Knitting Gone Awry?
June 22, 2005
David Cole's The Knitting Machine: Twenty-foot knitting needles, plied by 2 excavators, knitting an American flag? A display of knitting needles that might have been army-issue combat equipment in conflicts from the Civil War through the Persian Gulf War? Hmmm, this is a museum display I'd love to see. It's at the MASS MoCA in North Adams, MA starting June 30.
Here's an excerpt about The Knitting Machine from the story I read:
"The Knitting Machine combines the feminized domestic American tradition of knitting with the grandiose gesture of construction usually associated with masculine labor. The Knitting Machine challenges familiar notions of labor and production, while expressing a complex understanding of patriotism."
And an excerpt about the display of hypothetical army-issue knitting needles:
"In Evolution of the Knitting Needle Through Modern Warfare -- which Cole describes as “hypothetical anthropology” -- each set of needles references a specific war in American history. The piece contrasts a basic form of production, knitting, with the progress of technology made through war. It is a study of the relationship between technology and violence."
You can read the entire story here.
I have no idea what "MASS MoCA" stands for, but maybe someone can enlighten me; I certainly couldn't find it anywhere on their website. If anyone in Massachusetts gets to see this installation at MASS MoCA, I'd love to hear your thoughts on it.
You can also visit David Cole's website for The Knitting Machine, which is where I got this picture of a show poster from when The Knitting Machine was in Providence:
Mass MoCA stands for "Massachusetts Museum of Contemporary Art".
I hear the museum is really interesting. I have yet to get there, even if it is only an hours drive.
I'm thinking about Helen's Lace. :)
Posted by: Helen | June 22, 2005 at 07:51 AM
Interesting. Mass MoCA (http://www.massmoca.org/images/misc_images/flyover.jpg)is a cool museum...it's in an old textile mill with warehouse dimension space -- tall ceilings, long, straight halls...They specialize in huge installation art exhibits. A trip to No. Adams should include a quick swing over to Williamstown, Ma. to see the Williams College Museum (http://www.wcma.org/) and the Sterling and Francine Clark Art Institute (http://www.clarkart.edu/make_a_visit/), both of which have wonderful collections and innovative approaches to exhibition. Williams College's graduate program in art history has produced curators for some of the country's best art museums...they practice at the local museums!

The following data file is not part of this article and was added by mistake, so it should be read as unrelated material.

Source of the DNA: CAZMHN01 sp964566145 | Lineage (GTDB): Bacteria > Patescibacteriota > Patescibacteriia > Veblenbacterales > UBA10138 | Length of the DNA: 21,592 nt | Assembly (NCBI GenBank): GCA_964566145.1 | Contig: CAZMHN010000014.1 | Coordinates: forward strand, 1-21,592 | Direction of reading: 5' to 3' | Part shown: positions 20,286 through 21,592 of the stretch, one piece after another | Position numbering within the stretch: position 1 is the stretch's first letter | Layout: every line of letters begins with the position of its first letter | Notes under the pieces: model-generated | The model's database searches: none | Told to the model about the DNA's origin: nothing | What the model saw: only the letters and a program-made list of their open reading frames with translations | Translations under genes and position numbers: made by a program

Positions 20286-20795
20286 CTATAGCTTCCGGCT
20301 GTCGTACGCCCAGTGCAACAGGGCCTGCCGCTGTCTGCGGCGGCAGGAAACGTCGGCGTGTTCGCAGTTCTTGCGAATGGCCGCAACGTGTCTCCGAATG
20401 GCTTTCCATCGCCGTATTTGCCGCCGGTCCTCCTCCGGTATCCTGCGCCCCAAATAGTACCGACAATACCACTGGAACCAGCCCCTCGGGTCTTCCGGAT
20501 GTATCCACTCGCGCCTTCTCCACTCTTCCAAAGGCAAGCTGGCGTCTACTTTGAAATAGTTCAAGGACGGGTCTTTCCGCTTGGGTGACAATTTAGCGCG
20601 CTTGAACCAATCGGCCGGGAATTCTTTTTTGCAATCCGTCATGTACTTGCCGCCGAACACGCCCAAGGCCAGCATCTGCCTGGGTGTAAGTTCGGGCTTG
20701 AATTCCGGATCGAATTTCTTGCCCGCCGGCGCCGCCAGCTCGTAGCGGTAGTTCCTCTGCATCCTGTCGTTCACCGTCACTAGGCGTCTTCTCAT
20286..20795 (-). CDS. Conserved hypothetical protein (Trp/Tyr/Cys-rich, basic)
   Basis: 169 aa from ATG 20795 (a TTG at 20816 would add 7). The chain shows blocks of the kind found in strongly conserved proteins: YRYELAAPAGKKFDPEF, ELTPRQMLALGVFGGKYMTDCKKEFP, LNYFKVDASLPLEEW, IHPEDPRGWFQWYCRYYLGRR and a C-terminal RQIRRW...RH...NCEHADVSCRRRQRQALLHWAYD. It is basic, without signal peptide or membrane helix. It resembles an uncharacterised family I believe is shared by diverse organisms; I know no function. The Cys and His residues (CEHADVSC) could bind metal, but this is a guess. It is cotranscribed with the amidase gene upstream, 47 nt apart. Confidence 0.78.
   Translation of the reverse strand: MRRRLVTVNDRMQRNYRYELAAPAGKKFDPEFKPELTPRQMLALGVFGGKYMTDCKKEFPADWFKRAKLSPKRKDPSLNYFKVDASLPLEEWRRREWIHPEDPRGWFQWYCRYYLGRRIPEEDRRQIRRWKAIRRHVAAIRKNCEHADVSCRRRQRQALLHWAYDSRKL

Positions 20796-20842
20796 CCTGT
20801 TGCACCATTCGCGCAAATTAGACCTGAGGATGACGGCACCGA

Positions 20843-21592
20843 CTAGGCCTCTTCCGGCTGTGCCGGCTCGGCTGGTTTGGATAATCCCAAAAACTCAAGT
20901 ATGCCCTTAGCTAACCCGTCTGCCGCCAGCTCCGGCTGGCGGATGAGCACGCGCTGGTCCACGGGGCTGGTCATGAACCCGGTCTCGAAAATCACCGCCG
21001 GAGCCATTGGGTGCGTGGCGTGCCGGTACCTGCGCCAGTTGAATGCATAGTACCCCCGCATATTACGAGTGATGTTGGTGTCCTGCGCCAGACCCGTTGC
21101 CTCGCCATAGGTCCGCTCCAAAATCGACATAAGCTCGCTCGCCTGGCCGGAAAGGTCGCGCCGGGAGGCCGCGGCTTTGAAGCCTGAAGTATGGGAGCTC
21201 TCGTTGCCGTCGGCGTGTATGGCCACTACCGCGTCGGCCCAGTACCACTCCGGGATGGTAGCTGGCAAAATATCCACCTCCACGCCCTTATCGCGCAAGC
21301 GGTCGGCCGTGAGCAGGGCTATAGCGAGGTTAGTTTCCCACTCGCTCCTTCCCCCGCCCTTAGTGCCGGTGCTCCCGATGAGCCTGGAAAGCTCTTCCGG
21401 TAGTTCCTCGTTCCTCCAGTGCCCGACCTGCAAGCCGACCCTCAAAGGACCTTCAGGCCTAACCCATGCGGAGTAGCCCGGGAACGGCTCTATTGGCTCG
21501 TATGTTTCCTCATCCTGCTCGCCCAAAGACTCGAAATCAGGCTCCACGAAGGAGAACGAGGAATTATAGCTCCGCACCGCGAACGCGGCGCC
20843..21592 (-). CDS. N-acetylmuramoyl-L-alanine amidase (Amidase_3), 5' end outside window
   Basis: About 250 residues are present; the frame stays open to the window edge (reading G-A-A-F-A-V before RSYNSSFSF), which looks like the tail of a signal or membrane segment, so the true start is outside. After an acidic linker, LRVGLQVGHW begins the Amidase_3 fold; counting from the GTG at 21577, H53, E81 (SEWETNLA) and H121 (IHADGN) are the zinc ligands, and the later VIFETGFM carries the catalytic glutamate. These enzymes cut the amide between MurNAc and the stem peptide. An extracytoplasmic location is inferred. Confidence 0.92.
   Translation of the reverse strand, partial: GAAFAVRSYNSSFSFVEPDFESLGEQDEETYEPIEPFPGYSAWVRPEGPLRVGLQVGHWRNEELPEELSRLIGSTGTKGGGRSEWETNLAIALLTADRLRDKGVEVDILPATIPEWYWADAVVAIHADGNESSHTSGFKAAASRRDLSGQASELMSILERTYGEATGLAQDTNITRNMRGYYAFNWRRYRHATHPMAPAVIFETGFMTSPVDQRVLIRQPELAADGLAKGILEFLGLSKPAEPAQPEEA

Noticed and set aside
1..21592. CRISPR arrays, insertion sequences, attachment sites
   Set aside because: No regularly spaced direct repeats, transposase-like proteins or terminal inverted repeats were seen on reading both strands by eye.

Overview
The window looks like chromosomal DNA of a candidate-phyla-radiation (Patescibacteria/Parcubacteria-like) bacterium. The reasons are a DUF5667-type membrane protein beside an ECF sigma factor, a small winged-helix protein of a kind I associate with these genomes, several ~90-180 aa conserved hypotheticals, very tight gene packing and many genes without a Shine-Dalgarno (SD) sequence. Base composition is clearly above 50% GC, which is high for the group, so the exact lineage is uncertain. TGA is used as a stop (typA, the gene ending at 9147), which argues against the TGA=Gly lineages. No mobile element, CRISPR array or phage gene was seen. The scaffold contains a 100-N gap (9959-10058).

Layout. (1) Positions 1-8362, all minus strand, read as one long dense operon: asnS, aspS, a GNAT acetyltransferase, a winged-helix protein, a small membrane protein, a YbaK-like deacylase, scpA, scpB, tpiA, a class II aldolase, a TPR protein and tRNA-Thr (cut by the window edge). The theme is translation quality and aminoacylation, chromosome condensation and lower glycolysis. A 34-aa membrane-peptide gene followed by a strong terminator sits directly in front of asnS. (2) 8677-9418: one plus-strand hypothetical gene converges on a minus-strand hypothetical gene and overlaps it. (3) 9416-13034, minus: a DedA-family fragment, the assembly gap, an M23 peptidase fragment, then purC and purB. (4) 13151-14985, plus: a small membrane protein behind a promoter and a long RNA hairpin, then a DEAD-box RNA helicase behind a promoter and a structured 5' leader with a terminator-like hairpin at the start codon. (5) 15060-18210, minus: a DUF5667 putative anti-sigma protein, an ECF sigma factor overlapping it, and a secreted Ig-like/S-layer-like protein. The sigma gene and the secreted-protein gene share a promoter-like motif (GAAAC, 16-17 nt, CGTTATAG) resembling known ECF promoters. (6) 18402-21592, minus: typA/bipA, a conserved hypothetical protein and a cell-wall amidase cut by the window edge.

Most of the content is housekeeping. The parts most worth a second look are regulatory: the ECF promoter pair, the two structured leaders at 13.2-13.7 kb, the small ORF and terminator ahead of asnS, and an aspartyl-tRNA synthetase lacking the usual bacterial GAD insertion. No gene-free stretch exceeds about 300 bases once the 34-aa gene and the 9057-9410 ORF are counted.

Posted by: Ellen | June 22, 2005 at 09:12 AM
Whoops. Went back and tried the links from within the comment post and they don't work. But you can cut and paste them into a browser link box and they'll work. Sorry for the clutter!
Posted by: Ellen | June 22, 2005 at 09:14 AM
Here's a story about another fiber related art exhibit that was deemed too shocking.
Crocheted Nudes Cause Brows to Knit
Posted by: Stephanie | June 23, 2005 at 09:51 AM
Crocheted nudes?! oh my. Oh my oh my oh my.
That was a great story, Stephanie! Thanks for the link. I'm having fantasies about what kind of reaction I'd get in Camden if I stuck a couple of those sculptures in the front window of my store! At least it would give people something to talk about in March and April, and think of the free publicity I'd get....hee hee hee.
Posted by: Beth Collins | June 23, 2005 at 03:09 PM
MASS MoCA has posted all summer performing arts events @ www.massmoca.org - Good stuff!
Also, the new exhibit Ahistoric Occasion will be open May 27!
Posted by: Megan | May 12, 2006 at 05:17 PM